8 tips to avoid a tax investigation by HMRC 📩
Updated: Jul 31, 2022
HMRC’s resources are stretched, meaning that they’re far more likely to investigate where they have reason for suspicion. So, how can you avoid attracting the attention of HMRC?
1. Appoint an accountant – Errors on Tax Returns are one of the most common reasons HMRC has for taking a look at your file. An accountant will significantly reduce the risk of errors.
2. Review your Tax Returns – Ultimately, the book stops with you, not your accountant. When you receive your documents for review, make sure you give them their due attention.
3. Submit your Returns early – HMRC makes no secret that it views you as “risky” if you persistently file late returns.
4. Pay your tax on time – same reason as above
5. Keep business expenses sensible – HMRC compares sector averages – it knows how much you should earn. Significant deviations from the norm will raise eyebrows. If you’re unsure if a particular expense is legitimate – ask your accountant.
6. Use the “white space” – Your tax return includes a box “Additional Info” (aka “white space”) – use this if you are declaring something out of the ordinary. It may help avoid questions which can lead to an investigation.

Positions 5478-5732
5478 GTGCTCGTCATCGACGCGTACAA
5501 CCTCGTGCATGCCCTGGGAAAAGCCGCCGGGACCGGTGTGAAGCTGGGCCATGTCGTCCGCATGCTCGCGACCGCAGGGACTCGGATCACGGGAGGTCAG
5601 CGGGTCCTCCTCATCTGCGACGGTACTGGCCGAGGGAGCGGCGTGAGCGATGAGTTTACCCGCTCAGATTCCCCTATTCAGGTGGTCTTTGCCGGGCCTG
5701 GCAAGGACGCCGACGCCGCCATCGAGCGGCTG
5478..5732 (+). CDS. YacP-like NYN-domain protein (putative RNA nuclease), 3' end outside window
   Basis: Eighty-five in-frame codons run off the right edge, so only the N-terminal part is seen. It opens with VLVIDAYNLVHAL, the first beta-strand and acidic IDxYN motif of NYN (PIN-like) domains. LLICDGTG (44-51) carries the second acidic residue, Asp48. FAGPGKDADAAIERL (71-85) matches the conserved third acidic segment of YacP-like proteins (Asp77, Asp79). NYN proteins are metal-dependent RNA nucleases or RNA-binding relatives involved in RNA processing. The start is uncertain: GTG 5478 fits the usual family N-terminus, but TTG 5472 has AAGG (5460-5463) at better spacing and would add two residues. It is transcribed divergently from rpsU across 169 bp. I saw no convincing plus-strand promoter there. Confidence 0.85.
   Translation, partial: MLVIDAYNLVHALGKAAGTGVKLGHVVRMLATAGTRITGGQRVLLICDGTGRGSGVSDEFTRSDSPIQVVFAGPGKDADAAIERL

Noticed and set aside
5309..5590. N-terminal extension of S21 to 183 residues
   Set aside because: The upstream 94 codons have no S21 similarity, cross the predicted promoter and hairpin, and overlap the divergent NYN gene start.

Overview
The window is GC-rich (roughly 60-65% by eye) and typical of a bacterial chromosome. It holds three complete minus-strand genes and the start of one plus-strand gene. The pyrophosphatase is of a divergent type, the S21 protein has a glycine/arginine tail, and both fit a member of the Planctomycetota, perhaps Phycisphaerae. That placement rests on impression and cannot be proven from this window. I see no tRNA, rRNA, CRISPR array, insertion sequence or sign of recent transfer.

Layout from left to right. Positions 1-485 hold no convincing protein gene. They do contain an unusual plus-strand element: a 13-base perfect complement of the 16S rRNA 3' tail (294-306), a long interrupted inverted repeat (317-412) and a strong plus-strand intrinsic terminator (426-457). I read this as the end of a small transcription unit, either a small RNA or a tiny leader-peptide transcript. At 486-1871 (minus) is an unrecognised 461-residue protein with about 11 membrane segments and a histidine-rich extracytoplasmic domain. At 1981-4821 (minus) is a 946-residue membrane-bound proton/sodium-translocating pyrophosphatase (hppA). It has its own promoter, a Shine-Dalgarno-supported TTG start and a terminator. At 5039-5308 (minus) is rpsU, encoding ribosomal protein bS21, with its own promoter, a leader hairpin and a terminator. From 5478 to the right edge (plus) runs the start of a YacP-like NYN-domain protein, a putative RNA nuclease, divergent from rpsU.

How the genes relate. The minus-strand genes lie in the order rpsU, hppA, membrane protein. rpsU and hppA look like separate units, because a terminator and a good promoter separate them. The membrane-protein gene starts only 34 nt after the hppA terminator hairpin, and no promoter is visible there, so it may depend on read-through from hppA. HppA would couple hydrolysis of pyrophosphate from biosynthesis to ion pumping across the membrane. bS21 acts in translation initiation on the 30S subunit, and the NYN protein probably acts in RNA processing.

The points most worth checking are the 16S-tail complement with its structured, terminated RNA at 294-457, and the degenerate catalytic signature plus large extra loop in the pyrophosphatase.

7. Beware of easily overlooked omissions – one-off capital gains, interest on savings or small second incomes can easily be forgotten about when it comes time to prepare your Tax Return. But beware, since 2010, HMRC's Connect software has been trawling publicly available databases, e.g. Land Registry (for details of property ownership and transactions), eBay and Airbnb (for clues of second incomes), and even Facebook and other social media websites have become a treasure trove of information to compare lifestyle with declared earnings.
8. Avoid avoidance schemes – the scheme promoters will tell you that these are legal avoidance of tax, not illegal evasion. However, aggressive schemes such as Employee Benefit Trusts (EBTs) or Icebreaker (famously used by Gary Barlow) are constantly being shut down by HMRC. Worst of all, the participators of these schemes find that some years later, the government enacts retrospective tax laws (as controversial as that is) to recover lost tax since the scheme's inception.
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